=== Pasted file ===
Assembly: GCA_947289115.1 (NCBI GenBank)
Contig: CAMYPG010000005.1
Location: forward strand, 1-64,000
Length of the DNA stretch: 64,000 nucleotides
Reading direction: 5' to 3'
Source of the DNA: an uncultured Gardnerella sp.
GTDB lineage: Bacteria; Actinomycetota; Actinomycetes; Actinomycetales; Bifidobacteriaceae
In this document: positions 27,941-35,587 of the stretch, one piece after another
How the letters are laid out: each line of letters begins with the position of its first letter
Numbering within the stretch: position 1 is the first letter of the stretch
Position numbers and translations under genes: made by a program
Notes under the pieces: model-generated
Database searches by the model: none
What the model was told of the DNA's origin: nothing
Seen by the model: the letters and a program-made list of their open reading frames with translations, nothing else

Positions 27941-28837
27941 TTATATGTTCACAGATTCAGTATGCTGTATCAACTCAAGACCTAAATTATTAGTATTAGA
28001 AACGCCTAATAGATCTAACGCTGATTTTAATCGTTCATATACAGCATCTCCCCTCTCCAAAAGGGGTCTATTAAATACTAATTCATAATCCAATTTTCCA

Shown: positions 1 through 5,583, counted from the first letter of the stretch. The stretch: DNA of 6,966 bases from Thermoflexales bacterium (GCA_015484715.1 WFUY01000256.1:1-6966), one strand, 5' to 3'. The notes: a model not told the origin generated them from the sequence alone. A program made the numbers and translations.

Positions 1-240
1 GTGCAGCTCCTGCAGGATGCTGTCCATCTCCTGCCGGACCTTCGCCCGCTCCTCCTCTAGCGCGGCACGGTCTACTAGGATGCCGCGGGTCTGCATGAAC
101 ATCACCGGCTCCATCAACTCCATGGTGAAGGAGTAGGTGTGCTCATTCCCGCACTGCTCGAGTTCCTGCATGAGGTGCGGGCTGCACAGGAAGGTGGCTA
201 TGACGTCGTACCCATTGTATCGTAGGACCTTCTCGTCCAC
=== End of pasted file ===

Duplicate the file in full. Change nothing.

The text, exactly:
Assembly: GCA_947289115.1 (NCBI GenBank)
Contig: CAMYPG010000005.1
Location: forward strand, 1-64,000
Length of the DNA stretch: 64,000 nucleotides
Reading direction: 5' to 3'
Source of the DNA: an uncultured Gardnerella sp.
GTDB lineage: Bacteria; Actinomycetota; Actinomycetes; Actinomycetales; Bifidobacteriaceae
In this document: positions 27,941-35,587 of the stretch, one piece after another
How the letters are laid out: each line of letters begins with the position of its first letter
Numbering within the stretch: position 1 is the first letter of the stretch
Position numbers and translations under genes: made by a program
Notes under the pieces: model-generated
Database searches by the model: none
What the model was told of the DNA's origin: nothing
Seen by the model: the letters and a program-made list of their open reading frames with translations, nothing else

Positions 27941-28837
27941 TTATATGTTCACAGATTCAGTATGCTGTATCAACTCAAGACCTAAATTATTAGTATTAGA
28001 AACGCCTAATAGATCTAACGCTGATTTTAATCGTTCATATACAGCATCTCCCCTCTCCAAAAGGGGTCTATTAAATACTAATTCATAATCCAATTTTCCA

Shown: positions 1 through 5,583, counted from the first letter of the stretch. The stretch: DNA of 6,966 bases from Thermoflexales bacterium (GCA_015484715.1 WFUY01000256.1:1-6966), one strand, 5' to 3'. The notes: a model not told the origin generated them from the sequence alone. A program made the numbers and translations.

Positions 1-240
1 GTGCAGCTCCTGCAGGATGCTGTCCATCTCCTGCCGGACCTTCGCCCGCTCCTCCTCTAGCGCGGCACGGTCTACTAGGATGCCGCGGGTCTGCATGAAC
101 ATCACCGGCTCCATCAACTCCATGGTGAAGGAGTAGGTGTGCTCATTCCCGCACTGCTCGAGTTCCTGCATGAGGTGCGGGCTGCACAGGAAGGTGGCTA
201 TGACGTCGTACCCATTGTATCGTAGGACCTTCTCGTCCAC